Samsung Electronics has begun to use domestically produced etching gas in its chipmaking process in a move to reduce its dependence on Japanese suppliers amid a deepening trade dispute between South Korea and Japan. The move comes as South Korea steps up efforts to localise key technology parts and materials amid concern that Japan’s export restrictions against South Korea could disrupt the global supply chain. South Korea last week proposed a record budget increase of 17.3 per cent for research and development for next year to strengthen the competitiveness of the country’s parts and materials sectors. “We’ve tested the use of hydrogen fluoride made by domestic suppliers and begun to use it in the production process, along with Japanese imports,” said a Samsung executive. Samsung is the world’s largest memory chipmaker, followed by another South Korean company, SK Hynix. The use of local supplies of etching gas comes two months after Japan in July imposed rigid checks on sales of three chemicals crucial to South Korea’s chip and display makers — photoresists, hydrogen fluoride etching gas and fluorinated polyimide. Japan holds a dominant market share for production of the materials.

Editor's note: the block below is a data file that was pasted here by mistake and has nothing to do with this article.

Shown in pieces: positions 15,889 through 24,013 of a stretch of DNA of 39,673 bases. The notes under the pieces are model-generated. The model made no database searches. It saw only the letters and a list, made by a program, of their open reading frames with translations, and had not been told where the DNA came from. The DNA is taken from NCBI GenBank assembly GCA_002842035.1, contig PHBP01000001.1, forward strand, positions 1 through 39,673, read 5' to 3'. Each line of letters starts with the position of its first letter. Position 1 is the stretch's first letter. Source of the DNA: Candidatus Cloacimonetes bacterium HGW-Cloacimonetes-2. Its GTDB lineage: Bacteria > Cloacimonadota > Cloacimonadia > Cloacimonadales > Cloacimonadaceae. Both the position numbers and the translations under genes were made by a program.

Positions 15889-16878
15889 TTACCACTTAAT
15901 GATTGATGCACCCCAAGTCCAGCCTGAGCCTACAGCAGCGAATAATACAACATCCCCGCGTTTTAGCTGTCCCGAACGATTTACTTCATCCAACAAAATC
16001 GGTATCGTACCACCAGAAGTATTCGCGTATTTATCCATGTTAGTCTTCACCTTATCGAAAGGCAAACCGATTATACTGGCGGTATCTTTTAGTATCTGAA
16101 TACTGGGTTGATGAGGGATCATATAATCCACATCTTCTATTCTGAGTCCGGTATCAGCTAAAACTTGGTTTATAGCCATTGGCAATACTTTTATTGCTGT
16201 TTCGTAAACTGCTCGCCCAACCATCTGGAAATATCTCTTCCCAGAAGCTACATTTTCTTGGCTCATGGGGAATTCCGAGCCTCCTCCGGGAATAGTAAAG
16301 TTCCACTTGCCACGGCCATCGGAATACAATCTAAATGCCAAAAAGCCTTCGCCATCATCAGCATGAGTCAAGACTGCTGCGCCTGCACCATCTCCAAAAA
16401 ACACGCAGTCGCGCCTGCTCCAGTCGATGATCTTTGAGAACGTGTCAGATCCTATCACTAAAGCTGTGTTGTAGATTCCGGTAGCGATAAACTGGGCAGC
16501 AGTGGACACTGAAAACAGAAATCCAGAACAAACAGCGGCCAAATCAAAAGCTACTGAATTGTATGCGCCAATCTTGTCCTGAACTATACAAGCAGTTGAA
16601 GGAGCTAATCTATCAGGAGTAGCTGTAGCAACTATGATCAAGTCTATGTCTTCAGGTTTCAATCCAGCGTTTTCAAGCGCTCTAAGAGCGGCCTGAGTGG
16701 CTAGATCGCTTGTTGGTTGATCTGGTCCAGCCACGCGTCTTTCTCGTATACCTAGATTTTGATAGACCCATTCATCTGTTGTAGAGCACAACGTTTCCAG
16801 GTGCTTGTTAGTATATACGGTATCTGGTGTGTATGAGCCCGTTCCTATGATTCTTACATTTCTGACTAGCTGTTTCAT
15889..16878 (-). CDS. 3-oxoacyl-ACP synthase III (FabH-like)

The tougher checks have raised worries that any curtailment of supplies of the products could cause disruptions throughout the electronics industry and weigh on the South Korean economy because semiconductors are South Korea’s biggest export item, accounting for about 20 per cent of the country’s exports. “We will continue to diversify our sources in case political issues start to affect our supply chain,” said the Samsung executive. South Korea relied on Japan for about 44 per cent of etching gas imports as of May, according to Korea International Trade Association. Japan has approved photoresist shipments to South Korea twice and an etching gas shipment on one occasion since it imposed export controls on those shipments. LG Display, the world’s second-largest display panel producer, has also begun to use locally produced etching gas, according to state-run Yonhap News. SK Hynix has also been testing locally-produced etching gas to replace Japanese products. Last month, South Korea announced a $6.5bn investment plan to ensure a stable supply of 100 items in five years to counter Japan’s removal of South Korea from its “white list” of nations with preferential trade status, heralding a tougher screening process for South Korean companies importing hundreds of items from Japan.
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